After seeing a crispy, burned-out, brûléed emergency nurse say goodbye to emergency nursing on Twitter, I thought about the many emergency nurses who also left over the years.
Physicians are stuck with (or at least attached to) a particular field. Emergency physicians could pivot to urgent care, but a cardiologist can't scope colons. A nursing degree, though, allows you to work in any part of health care. An ED or ICU may not hire nurses fresh out of nursing school, but nurses can have different careers in various specialties.
You can't teach excellence in emergency nursing any more than you can teach excellence in emergency medicine. Excellence is knowledge plus experience, and that can only be earned with time. What is so hard when good nurses leave emergency nursing is that they take their Spidey sense with them.
I put out a call on Twitter for nurses to talk to me, and talk they did. Fifteen emergency nurses told me about their experiences. I also researched whether nurses are really leaving the profession or if this was just a natural progression for some nurses to move to another career.
We don't have large datasets on nursing attitudes during or post-COVID, but I can tell you it wasn't great for them pre-COVID. Survey data from nearly four million nurses in 2018 showed similar concerns to those of physicians, especially burnout. (JAMA Netw Open. 2021;4:e2036469; https://bit.ly/3n5qzDX.)
Three percent of nurses had left their jobs, and an incredible 17 percent were considering leaving. (I wonder what EPs' “considering” percentage would be.) Most said burnout was why they were leaving their jobs. Can you guess in which fields the rates of leaving from burnout were highest? Yep, hospital (RR 2.1) and skilled nursing facility (RR 2.3) jobs, increasing for the number of hours worked each week. Nurses said burnout was caused mostly by a stressful work environment, inadequate staffing, and poor management. The rate of nurses leaving their profession entirely has accelerated over the past five years, which only worsened our already serious nursing shortage.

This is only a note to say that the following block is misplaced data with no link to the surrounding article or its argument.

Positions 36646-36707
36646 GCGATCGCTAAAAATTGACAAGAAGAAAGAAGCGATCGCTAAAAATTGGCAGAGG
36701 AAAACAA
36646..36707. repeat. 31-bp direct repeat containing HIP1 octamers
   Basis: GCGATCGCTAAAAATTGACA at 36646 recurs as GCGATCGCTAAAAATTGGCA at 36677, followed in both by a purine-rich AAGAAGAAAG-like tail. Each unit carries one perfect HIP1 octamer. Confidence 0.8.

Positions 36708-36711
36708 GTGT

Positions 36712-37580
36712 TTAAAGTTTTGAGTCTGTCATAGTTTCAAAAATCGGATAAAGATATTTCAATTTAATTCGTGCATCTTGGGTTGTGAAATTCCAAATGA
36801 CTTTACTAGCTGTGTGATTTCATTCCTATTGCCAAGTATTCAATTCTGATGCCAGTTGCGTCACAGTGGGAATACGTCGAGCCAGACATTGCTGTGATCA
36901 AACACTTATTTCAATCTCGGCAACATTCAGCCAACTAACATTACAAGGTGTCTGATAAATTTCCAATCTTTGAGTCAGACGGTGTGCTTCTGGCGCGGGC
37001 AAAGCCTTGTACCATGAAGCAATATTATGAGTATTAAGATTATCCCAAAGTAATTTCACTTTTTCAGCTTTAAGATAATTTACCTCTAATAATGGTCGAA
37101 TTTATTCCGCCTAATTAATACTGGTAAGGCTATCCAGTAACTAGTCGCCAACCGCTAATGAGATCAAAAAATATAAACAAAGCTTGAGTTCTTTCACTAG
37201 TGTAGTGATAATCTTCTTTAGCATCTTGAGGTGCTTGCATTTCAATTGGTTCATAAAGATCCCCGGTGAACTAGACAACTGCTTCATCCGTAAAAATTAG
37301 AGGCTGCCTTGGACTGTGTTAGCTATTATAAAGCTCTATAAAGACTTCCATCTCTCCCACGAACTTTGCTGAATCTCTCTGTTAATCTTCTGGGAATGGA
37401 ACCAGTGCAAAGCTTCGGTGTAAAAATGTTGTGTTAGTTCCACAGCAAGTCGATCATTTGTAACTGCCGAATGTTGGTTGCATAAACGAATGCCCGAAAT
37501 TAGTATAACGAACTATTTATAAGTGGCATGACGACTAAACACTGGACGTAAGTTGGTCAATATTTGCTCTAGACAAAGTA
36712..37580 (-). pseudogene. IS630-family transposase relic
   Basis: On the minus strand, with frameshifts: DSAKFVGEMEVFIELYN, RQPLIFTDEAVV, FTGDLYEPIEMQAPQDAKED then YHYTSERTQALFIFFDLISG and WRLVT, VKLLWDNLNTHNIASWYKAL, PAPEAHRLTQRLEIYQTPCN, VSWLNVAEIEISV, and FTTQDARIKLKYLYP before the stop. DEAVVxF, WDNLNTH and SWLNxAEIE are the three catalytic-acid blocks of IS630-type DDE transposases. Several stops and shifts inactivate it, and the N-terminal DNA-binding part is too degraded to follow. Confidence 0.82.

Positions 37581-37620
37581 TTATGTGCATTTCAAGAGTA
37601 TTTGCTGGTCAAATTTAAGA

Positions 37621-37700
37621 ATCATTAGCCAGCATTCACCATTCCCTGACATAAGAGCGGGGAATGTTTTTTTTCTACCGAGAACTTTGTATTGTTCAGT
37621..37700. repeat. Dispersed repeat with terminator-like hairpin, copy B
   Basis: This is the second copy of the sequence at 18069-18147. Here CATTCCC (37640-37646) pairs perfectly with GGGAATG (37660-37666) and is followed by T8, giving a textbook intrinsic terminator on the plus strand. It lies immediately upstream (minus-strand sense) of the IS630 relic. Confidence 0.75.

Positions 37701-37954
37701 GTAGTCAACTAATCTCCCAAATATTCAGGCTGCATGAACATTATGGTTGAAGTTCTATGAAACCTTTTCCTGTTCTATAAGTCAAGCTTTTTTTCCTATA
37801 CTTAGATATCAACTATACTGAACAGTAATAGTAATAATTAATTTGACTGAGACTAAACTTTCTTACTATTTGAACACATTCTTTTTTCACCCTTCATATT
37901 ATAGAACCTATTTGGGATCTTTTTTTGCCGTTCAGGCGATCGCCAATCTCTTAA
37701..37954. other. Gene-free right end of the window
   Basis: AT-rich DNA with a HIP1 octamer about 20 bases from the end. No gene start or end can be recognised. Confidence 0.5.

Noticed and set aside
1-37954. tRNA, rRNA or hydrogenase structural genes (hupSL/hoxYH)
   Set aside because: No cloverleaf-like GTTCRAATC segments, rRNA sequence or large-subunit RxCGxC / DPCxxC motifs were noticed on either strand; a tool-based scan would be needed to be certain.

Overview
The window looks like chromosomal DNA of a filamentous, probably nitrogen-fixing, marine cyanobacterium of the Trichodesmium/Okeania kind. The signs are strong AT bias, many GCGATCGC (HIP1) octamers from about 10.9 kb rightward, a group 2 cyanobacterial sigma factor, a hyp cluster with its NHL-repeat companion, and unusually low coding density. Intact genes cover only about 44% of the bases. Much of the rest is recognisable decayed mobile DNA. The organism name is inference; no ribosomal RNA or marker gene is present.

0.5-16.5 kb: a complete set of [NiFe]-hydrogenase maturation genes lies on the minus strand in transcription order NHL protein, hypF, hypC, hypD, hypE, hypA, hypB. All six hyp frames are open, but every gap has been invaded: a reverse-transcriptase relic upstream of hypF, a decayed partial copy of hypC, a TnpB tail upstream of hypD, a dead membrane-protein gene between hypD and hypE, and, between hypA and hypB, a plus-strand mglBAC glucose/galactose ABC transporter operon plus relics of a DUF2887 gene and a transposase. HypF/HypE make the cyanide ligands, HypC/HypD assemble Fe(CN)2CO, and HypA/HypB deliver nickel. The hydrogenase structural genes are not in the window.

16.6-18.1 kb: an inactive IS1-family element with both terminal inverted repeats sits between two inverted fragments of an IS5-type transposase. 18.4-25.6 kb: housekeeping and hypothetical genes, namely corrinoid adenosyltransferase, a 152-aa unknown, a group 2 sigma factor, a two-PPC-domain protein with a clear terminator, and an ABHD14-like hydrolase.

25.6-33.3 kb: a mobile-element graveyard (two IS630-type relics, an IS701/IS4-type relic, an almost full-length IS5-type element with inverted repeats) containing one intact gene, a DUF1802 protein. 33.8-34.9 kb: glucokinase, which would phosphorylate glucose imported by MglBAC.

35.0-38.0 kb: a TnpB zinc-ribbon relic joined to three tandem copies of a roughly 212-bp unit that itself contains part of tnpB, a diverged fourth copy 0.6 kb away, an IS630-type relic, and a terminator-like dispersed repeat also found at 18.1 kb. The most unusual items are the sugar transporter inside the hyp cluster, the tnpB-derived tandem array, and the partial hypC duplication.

Love the ED
The nurses I spoke with expressed similar themes, and all of them loved the ED. They had an average of 14 years of ED experience, and said the main issues for them were feeling supported in their job (not overworked), having good management and leadership, and spending time with their coworkers.
Not a single one mentioned pay. Many did say they could have had an easier nursing life outside of the ED (and many moved to other departments), but they loved and missed the ED job. They preferred emergency nursing because of the pace of the ED, having patients move through the system (as opposed to caring for the same patients for days on the floor), and feeling like a critical part of a team.
One nurse I spoke with left the ED because of the inability to provide the care she wanted to provide and that she felt her patients deserved: “There wasn't one big incident that made me leave [but a combination] of many small ones. There was one shift where I was working triage and I had an elderly lady ... with a broken hip, and I knew she had to pee. I just couldn't get down there to assist her; there were too many things happening. By the time I was able to go see her, she'd been incontinent.
“She was a well person aside from her broken hip, well dressed, still independent at home, and she was so embarrassed that she cried, and I cried with her. I felt so awful. I knew the care she needed, and I had been constrained from being able to give her that. I know it sounds like a small thing and just a bit of pee ... but it was a big deal for her, having her feel undignified and forgotten.”